In this health video you will learn about the gold standard selenium trial and how well it did.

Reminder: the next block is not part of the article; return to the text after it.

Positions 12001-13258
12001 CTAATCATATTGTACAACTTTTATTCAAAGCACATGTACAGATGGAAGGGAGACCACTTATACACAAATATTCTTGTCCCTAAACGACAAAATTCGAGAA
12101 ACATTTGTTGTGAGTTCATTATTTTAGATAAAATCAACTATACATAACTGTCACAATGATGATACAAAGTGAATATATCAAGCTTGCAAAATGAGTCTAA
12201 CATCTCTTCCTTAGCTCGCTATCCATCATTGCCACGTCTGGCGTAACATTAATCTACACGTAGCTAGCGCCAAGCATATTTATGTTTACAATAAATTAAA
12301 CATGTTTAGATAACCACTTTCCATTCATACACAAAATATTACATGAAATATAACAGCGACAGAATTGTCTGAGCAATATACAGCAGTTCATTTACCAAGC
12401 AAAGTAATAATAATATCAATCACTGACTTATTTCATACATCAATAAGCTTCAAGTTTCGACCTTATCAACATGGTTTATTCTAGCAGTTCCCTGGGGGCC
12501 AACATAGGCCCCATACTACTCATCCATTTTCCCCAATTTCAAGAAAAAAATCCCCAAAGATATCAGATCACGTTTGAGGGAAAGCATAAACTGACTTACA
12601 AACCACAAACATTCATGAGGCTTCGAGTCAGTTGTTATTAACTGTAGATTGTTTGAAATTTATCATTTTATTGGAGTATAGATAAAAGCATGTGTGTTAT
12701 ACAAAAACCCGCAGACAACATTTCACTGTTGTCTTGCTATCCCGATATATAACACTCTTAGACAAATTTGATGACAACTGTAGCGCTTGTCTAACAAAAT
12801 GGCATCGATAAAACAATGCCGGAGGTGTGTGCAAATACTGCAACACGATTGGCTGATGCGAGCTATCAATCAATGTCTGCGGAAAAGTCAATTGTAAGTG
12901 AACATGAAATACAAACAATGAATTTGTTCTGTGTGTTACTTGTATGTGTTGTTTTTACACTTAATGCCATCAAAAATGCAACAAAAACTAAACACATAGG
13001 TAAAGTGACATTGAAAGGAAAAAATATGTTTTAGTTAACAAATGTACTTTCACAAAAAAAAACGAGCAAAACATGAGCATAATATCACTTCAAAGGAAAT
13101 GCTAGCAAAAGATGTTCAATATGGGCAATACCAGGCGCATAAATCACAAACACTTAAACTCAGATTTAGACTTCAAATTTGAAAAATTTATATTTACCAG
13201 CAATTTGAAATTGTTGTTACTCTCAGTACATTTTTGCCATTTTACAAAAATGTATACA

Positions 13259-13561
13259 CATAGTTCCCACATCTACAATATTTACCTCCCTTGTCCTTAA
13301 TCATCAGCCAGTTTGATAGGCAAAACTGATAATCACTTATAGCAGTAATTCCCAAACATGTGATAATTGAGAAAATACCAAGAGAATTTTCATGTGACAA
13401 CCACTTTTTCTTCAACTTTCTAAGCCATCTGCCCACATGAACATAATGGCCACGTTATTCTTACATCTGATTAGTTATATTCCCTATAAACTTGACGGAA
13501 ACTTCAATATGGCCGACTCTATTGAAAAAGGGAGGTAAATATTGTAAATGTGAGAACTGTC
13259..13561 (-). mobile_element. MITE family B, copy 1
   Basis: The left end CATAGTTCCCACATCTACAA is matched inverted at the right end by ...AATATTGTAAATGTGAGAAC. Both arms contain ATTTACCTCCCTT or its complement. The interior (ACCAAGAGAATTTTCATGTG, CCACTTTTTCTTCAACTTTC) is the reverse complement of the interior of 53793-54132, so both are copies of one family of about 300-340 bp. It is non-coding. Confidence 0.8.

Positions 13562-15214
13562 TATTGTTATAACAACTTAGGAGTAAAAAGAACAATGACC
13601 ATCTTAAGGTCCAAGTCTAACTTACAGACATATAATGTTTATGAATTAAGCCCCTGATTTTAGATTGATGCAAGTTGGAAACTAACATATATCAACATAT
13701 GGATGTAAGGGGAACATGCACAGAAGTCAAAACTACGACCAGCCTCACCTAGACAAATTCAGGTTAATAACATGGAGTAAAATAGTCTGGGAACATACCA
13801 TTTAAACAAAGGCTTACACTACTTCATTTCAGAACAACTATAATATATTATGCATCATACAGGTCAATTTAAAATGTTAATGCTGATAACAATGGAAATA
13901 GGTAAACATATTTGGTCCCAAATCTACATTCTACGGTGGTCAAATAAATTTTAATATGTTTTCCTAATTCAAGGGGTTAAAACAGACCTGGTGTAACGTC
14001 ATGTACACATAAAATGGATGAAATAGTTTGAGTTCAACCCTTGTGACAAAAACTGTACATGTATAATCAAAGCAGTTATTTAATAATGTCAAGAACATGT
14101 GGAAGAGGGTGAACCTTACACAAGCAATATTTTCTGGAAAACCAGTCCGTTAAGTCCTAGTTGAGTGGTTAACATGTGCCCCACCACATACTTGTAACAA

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Dr. Mark Whiacre: Paul, regarding this Nutritional Prevention of Cancer trial—the trial that started with Dr. Larry Clark and Dr. Gerald Combs at Cornell University in 1983 and was published in the Journal of the American Medical Association in 1996—about how many individuals were included in that trial? It was a landmark trial, you mentioned, and a tremendous effort. About how many individuals and why was it done blinded? Mr. Paul A. Willis: It’s called a gold standard clinical trial by National Cancer Institute. And that terminology refers to the fact that it is randomized; the selections of people come from a random group, so it’s not slanted any one direction. It’s randomized; its placebo controlled—meaning that there’s going to be an intervention agent, selenium in this case, and then a placebo. It’s double blinded, which means that, as a clinician, if I’m giving you—as a clinician, if I’m giving you either placebo or the intervention agent, you don’t know which one you’re getting and I don’t know. So it’s double blinded, which means that it’s going to be less slanted. So, we’re protecting the gold standard, that it’s designed in a way that leaves no perceived bias already in the trial. The fourth thing is that it’s a long-term trial. It’s not something that runs for 30 or 60 days; but this trial, in fact, ran 14 years. It was unblinded early. There was just under 1400 participants, men and women of various ages, randomized in the trial—it was 1395, I believe. It was a 14 year trial. It was unblinded early—it was stopped because it goes through medical review during the trial. The safety committee is continually looking at the data that is blinded, just to make sure that no safety effects are going astray. Although it showed a zero effect on selenium supplementation for skin cancer, which was the primary inpoint, they began to see a clinical result in the prevention of colon, lung and prostate cancer. And therefore, once this was predominantly seen and proven by the data, it’s no longer ethical once you know that an intervention agent is preventing cancer—it is no longer ethical to keep individuals on a placebo. We have a placebo effect because it’s unproven, the intervention agent is unproven. But once we see the data is showing that there is a clinical effect or prevention of a disease, then it is unethical to keep anybody on a placebo once you know that effect. So the trial was unblinded in 1994, and then peer reviewed and published in the Journal of the American Medical Association in 1996, which reported the 50-63% reduction. So a gold standard trial is really designed to give the confidence when the data comes out that there is no bias and there is clear demonstration of a positive effect, if that’s what it shows. Dr. Mark Whiacre: And it sounds like the newer trial that are on-going today—and I know that you can’t say a lot about those because they’re still on-going—but it sounds like they’re being conducted in a similar fashion. Mr. Paul A. Willis: Exactly the same fact—gold standard clinical research. Once they began— and they run from three to 13 years, depending on the specific trial and the number of participants in the trial—here again, they’re randomized, they’re double blinded, and they’re placebo controlled. And we’re often asked, what the status of the research is, and we can honestly say that we don’t know. And we’re not supposed to know and that’s why they’re blinded. But there are safety groups and safety committees within the trials that are watching the safety and the ethical side of it, and much like the Nutritional Prevention of Cancer, would be unblinded and stopped if they began to show immediate, positive results. So, we’re glad to be a part of the gold standard of clinical research, and with the remaining research committee, we just are patient to see the results of those trials.